Did ANYONE catch Miss USA last night? I’ll assume most people didn’t. I’m not living under the delusion that many people are into pageants. Just roll with me for a minute.
I didn’t have much of an opinion about pageantry at all before making a spur of the moment decision to enter one – and then getting in – about two years ago. It was a serious pageant, too – the most competitive of the state pageants leading to Miss USA. Now that I’ve seen the pageant world from the inside, I can’t help but get excited for events such as Miss USA. You feel so much more than simply “beautiful” standing onstage with dozens of other women radiating crazy amounts of confidence. I felt like my strongest, most unstoppable self. I knew deep down that I wouldn’t be crowned at my first ever pageant, and that was okay. I still felt deserving. We all did. You may not believe this, but you really are a unit up there, rooting for everyone around you and basking in each other’s light.
Anyway, that was sappy, but I needed to share in order to justify why I was fully screaming at the TV last night. If you think that pageantry and feminism can’t coincide together, I encourage you to look up our new Miss USA’s answer to her onstage question (not the one about millennials, the other one). Not only am I ecstatic that Miss USA is an incredibly articulate, intelligent woman, but we also have…for the first time ever…a Black Miss USA, Miss Teen USA and Miss America. I mean, that took us long enough. Amazing stuff.
Health and beauty really do play off of each other more than I used to believe. There’s the obvious notion that if you eat well and move your body, you’re going to look and feel better than if you don’t.
There’s more to it than that.
Caring about your appearance and giving some love to the external bits of your body really can change what’s going on within you. When I’m anxious or depressed, or even on the verge of being there, one look in the mirror can trigger a spiral. I see blotchy skin, stained teeth, and even my lack of enamel becomes a weapon my brain uses against me. It is truly nuts. I see spider veins on my left leg and suddenly – oh my God, I’m old? Time is running out? I’m this ugly? How does Sean even look at me? I’ll never get a job on-camera again, let me just go work in the mines, I’m done with everything.
The extra fun part is that my stressing out over these things 100% makes them worse. My typically cooperative skin senses my panic and decides to bless me with acne. I bite off my fingernails. I scratch at my skin, leaving bruises and dry patches.
Just as I’ve mentioned my anxiety toolkit, I have a secondary but equally important toolkit to keep this version of myself at bay…and it’s in my medicine cabinet.
There are tools in here which I use daily that leave me with a curious sense of mental peace. I’m honestly not sure if it’s the products working, or the fact that I’m not stressing out thinking that I should’ve done one thing or the other to prevent a breakout or that line on my face.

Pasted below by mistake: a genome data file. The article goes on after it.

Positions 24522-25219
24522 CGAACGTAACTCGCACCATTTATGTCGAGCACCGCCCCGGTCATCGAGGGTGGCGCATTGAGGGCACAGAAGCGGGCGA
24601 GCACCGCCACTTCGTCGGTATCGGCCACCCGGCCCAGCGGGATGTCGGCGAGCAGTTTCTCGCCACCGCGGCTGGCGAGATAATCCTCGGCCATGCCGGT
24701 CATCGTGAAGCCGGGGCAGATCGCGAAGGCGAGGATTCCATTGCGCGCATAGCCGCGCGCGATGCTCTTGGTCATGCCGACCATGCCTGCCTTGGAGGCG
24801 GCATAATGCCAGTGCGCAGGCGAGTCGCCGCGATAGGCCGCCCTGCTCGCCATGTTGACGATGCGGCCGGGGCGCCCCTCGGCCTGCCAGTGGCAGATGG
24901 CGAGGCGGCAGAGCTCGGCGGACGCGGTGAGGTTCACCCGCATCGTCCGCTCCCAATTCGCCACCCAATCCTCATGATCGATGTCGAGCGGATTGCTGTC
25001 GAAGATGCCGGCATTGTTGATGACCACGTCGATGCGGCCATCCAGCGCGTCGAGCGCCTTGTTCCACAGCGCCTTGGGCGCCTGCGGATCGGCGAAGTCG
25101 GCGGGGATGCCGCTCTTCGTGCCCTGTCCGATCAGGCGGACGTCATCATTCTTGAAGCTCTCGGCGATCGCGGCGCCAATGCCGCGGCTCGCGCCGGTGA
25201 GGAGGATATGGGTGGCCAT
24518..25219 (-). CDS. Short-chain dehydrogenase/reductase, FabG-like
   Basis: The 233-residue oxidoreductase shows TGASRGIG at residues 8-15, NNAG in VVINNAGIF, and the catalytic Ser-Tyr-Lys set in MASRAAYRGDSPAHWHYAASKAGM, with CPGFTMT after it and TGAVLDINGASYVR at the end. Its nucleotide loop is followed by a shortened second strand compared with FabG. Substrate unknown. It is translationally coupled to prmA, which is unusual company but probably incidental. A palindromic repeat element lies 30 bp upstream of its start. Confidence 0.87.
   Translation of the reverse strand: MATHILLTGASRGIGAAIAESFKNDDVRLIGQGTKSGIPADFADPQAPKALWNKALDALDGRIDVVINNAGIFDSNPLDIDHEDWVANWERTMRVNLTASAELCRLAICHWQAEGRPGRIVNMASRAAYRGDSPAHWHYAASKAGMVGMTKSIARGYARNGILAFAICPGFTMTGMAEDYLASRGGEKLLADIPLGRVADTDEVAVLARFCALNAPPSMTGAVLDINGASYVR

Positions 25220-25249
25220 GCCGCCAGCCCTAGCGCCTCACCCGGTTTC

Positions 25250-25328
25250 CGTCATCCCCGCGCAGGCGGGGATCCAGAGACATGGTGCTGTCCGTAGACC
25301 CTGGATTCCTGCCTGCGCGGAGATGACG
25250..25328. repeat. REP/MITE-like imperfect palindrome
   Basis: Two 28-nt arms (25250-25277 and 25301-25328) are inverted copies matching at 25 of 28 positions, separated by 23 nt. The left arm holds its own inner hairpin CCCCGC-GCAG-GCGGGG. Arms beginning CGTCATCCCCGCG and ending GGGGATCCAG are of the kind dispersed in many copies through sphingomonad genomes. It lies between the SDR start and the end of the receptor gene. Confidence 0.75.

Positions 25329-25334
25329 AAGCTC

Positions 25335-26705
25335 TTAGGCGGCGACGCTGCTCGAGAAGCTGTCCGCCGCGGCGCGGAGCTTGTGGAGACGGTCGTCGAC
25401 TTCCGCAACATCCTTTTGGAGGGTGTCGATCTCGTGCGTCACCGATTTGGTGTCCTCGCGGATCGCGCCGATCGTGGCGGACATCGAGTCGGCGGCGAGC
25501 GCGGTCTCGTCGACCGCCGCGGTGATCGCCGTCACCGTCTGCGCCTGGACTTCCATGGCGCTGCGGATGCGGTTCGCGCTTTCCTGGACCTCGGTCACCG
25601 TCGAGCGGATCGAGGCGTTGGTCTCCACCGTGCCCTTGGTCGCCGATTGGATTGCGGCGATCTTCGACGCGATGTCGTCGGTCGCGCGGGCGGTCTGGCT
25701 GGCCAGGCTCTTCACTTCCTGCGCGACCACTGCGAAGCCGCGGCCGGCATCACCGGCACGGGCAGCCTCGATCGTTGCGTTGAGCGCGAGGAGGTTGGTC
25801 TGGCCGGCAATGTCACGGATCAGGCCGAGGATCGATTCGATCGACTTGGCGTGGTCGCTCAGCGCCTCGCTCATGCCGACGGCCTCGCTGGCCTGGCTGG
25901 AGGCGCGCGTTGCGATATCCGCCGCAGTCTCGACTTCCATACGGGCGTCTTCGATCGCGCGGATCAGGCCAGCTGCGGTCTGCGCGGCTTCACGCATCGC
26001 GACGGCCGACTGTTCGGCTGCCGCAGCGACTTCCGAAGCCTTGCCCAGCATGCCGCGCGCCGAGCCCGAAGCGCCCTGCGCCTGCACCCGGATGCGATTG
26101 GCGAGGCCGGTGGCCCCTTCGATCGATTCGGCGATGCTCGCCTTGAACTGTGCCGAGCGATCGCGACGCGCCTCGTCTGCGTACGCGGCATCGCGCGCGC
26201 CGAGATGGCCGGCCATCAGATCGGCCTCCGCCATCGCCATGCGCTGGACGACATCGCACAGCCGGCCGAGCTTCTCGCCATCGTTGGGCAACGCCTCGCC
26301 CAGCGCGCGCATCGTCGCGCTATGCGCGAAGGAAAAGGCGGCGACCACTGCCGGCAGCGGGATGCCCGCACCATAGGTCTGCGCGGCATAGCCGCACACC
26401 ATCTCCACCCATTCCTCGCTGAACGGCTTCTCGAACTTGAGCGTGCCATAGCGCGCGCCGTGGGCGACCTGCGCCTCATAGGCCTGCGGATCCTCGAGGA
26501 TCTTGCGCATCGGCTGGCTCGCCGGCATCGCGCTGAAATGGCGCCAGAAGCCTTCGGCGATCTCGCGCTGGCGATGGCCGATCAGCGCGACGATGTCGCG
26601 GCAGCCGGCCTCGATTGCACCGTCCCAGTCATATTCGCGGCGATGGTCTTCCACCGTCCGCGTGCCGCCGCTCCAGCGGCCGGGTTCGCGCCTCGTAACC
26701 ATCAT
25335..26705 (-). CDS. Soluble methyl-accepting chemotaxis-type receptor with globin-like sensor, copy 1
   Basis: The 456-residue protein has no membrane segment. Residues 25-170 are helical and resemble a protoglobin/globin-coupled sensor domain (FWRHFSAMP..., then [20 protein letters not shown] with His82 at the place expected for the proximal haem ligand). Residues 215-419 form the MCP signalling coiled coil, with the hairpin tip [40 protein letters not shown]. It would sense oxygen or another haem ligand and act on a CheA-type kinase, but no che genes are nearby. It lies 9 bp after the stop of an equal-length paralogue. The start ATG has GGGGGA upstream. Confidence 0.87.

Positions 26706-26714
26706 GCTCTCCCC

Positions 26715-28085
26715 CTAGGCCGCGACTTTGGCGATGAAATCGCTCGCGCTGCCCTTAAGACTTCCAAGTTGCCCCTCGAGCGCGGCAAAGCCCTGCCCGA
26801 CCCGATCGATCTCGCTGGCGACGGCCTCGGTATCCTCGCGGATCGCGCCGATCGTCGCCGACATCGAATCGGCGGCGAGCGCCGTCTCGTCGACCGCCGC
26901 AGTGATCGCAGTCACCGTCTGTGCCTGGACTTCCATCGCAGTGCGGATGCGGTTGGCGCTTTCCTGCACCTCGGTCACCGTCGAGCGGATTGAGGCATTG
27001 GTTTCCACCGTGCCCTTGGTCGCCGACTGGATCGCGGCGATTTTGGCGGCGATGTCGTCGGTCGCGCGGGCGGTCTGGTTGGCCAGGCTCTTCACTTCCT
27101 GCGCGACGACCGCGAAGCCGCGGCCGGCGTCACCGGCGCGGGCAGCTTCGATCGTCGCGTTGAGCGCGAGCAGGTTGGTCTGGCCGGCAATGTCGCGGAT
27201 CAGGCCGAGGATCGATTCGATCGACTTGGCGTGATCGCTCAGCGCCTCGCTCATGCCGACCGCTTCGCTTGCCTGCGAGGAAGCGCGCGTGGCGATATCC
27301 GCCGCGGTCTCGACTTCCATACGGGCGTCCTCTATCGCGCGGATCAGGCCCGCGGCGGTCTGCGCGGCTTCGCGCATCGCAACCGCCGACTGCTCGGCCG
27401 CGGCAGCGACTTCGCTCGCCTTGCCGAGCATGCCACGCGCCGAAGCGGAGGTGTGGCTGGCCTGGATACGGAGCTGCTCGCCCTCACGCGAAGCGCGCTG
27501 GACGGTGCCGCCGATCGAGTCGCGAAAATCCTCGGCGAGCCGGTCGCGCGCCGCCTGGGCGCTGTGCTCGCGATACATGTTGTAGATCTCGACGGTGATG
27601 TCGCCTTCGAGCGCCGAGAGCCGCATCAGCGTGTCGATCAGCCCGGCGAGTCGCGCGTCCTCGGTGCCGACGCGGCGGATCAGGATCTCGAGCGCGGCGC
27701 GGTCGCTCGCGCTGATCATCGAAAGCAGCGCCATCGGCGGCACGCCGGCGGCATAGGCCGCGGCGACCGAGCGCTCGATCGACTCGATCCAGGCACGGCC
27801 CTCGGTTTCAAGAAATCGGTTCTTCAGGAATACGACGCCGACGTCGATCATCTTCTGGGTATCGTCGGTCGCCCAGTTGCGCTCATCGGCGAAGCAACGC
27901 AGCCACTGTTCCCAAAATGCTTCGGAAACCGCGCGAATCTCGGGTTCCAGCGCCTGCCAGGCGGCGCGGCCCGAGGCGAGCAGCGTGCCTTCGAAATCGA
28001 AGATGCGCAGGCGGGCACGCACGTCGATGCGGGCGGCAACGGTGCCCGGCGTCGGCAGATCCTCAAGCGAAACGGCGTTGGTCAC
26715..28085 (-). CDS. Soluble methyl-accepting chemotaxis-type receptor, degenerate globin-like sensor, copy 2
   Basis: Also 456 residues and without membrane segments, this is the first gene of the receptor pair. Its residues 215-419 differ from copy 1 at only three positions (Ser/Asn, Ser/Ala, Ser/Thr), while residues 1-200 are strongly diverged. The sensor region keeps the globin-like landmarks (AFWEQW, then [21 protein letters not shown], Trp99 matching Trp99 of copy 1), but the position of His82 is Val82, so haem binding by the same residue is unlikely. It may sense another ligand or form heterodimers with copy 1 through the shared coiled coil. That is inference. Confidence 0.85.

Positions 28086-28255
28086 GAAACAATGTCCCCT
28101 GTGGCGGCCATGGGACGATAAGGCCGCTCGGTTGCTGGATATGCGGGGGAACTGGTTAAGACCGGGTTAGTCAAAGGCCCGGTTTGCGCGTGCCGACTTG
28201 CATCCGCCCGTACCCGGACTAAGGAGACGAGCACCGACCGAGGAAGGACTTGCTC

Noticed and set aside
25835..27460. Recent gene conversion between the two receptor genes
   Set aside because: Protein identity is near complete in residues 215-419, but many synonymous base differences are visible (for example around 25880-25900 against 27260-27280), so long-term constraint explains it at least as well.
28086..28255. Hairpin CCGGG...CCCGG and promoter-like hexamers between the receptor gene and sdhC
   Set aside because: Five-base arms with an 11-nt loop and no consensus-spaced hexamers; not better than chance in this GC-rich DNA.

What I’m getting at: when I follow a simple health & beauty routine catered to my particular issues, I eliminate triggers that could otherwise lead to more anxiety-driven self-deprecation.
I’m posting pictures of my favorite things below, all of which were extremely inexpensive and have helped me chill the heck out.
The rose water toner is a new thing I’m trying and I’m not convinced I’m using correctly in sequence with my other goos, but it feels great after running around in the city or being on the subway, standing around a hot set, any of that. The “enrich” lotion (also from Trader Joe’s) is so light but thorough. I’ve been using it for years. Other moisturizers I’ve tried have left my skin a little bumpy or sometimes rubbery, but this one is class. I switch to the Clean&Clear moisturizer if I’m breaking out, and it usually stops things from getting any worse.
When I’m really tired, or experiencing a spree of sick days, or if y’know, it’s winter and I look decrepit, I love using self tanner to make myself look (and feel) a little more alive and well. St. Tropez typically goes for a bit more than I’d like to spend, but I can get these little tubes at Marshall’s or TJ Maxx for under $10. I don’t have to use it often and it doesn’t turn me orange – just adds a light glow as if I actually got some sun. I also buy my retinol oil at Marshall’s/TJ Maxx because it’s so freaking affordable and they have a billion brands available at any given point in time. Now the Nair, I love and hate. This particular variety is for the face, and it does work, but you have to play around with how long you need to leave it on before it will actually remove any hair. I believe it says 8 minutes max on the tube, but that has never worked for me. 9-10 (closer to 10) minutes usually does the job for me, but I have also burned my skin on one occasion when I decided I didn’t need to use my phone timer and I just barely surpassed the 10 minute mark. Don’t do that.
Last but not least…yoga! I’m becoming a yogi, sort of. I read that poor circulation is one of the causes of spider veins, and yoga can help with poor circulation…ergo…I now practice yoga. I have an app called Keep Yoga which provides me with *free* instructional videos that follow a weekly plan. I just did Tuesday’s video today. It’s fine. We’re all busy people. I don’t think yoga will resolve the cluster of veins that already torments me, but it may help prevent the cluster from spreading…and the thought of having some amount of control does make me a slightly happier lil’ bean.
Did this post seem pointless? Hopefully not. I just want to remind everyone that your external and internal self are connected, & maintenance of each helps the other. 🙂 Ya gorgeous, regardless.